The Alms initially intended to redevelop the vines they've abandoned at Best Vineyards right away, but the need to spend money on water has meant those plans are on hold. When circumstances eventually enable the redevelopment of Best Vineyards to go ahead, the Alms will ensure that all new plantings are on rootstocks. Although most of the current plantings in all three vineyards are own-rooted, there has been a noticeable difference between their performance under the reduced water regime that has prevailed during the last two seasons compared with the few that are on rootstocks, which are mostly Ramsay.

'The vines on rootstocks realised higher cropping levels and the vines looked better at the end of the season compared with the vines on own roots. The cane thickness and size of leaves was also quite different. We had a bit of trouble with RSG and frost in the last two years and the vines on rootstocks seemed to bounce back from that a lot better.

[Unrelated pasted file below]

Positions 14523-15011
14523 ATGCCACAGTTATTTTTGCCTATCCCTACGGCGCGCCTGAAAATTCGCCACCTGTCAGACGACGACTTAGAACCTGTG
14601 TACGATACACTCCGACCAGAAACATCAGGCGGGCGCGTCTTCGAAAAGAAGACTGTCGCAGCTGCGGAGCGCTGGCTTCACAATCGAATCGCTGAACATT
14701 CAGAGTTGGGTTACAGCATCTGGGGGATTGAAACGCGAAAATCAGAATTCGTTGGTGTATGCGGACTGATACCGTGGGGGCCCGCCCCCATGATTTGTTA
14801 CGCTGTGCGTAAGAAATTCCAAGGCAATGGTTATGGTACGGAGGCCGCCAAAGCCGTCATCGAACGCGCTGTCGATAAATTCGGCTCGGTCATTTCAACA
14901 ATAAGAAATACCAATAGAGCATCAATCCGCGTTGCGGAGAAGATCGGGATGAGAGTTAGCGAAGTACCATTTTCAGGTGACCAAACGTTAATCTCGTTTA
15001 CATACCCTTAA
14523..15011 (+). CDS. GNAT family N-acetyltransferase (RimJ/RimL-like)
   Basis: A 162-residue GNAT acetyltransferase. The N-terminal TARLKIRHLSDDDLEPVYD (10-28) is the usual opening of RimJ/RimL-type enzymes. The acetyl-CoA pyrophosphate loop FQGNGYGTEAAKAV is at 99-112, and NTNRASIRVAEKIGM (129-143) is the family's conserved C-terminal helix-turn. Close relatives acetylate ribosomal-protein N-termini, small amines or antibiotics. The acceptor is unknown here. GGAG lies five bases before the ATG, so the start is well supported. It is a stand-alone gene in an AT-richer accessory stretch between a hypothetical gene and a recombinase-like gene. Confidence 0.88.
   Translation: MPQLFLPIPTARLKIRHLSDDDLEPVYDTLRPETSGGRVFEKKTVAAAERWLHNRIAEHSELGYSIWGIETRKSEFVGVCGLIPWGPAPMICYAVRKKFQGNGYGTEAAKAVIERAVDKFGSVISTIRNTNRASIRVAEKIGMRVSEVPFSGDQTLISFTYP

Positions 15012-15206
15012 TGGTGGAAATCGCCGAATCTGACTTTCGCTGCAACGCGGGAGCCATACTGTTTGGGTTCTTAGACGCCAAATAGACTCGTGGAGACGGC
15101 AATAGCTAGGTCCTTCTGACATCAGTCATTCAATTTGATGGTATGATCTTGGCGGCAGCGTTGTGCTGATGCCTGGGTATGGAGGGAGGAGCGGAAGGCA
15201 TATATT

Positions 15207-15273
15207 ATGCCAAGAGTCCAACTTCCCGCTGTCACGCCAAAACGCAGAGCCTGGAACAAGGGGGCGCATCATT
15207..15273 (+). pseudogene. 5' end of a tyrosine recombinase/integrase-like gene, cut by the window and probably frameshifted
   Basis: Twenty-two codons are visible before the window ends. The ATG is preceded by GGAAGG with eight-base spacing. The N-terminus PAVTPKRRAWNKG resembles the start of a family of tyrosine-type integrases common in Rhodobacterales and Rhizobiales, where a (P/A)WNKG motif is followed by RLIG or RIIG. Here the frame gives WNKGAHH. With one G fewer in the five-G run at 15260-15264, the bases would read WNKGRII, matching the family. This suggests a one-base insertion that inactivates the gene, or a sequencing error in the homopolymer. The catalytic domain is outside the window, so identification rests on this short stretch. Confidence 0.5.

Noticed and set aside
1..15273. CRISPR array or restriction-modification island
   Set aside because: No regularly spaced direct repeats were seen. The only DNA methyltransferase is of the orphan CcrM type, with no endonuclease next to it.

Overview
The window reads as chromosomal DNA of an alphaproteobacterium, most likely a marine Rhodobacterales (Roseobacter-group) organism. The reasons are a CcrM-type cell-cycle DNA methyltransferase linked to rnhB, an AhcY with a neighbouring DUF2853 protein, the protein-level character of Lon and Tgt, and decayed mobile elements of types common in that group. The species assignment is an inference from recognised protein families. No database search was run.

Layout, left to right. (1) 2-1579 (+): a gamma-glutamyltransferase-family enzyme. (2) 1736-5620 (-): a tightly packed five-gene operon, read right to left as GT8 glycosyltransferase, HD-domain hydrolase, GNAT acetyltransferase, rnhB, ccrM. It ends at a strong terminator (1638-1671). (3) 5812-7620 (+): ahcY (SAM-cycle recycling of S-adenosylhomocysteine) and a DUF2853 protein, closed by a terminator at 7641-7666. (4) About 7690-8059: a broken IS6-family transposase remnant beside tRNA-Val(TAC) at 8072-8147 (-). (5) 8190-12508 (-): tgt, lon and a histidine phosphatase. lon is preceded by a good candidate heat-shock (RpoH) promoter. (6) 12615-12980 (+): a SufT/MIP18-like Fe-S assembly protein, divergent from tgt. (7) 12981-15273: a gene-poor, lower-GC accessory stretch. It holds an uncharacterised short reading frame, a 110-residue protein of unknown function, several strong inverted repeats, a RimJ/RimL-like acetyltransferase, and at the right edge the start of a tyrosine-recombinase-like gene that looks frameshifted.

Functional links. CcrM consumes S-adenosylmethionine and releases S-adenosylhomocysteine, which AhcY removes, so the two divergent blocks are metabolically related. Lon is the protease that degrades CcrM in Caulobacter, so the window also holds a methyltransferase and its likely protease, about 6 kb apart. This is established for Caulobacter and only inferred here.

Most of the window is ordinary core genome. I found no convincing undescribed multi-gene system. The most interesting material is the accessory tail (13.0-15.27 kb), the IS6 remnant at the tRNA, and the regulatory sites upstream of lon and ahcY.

'Any future plantings we do will only be on rootstocks. At Best Vineyards in particular the vines on Ramsey rootstocks seemed to handle the salinity issues experienced in 2007-08 better. We would have planted Ramsay a lot earlier had the wineries viewed their use more positively, ' Sheridan tells.

For the first time last season, polymers were applied via drip irrigation throughout Best Vineyards over three applications which Sheridan says have made a positive impact.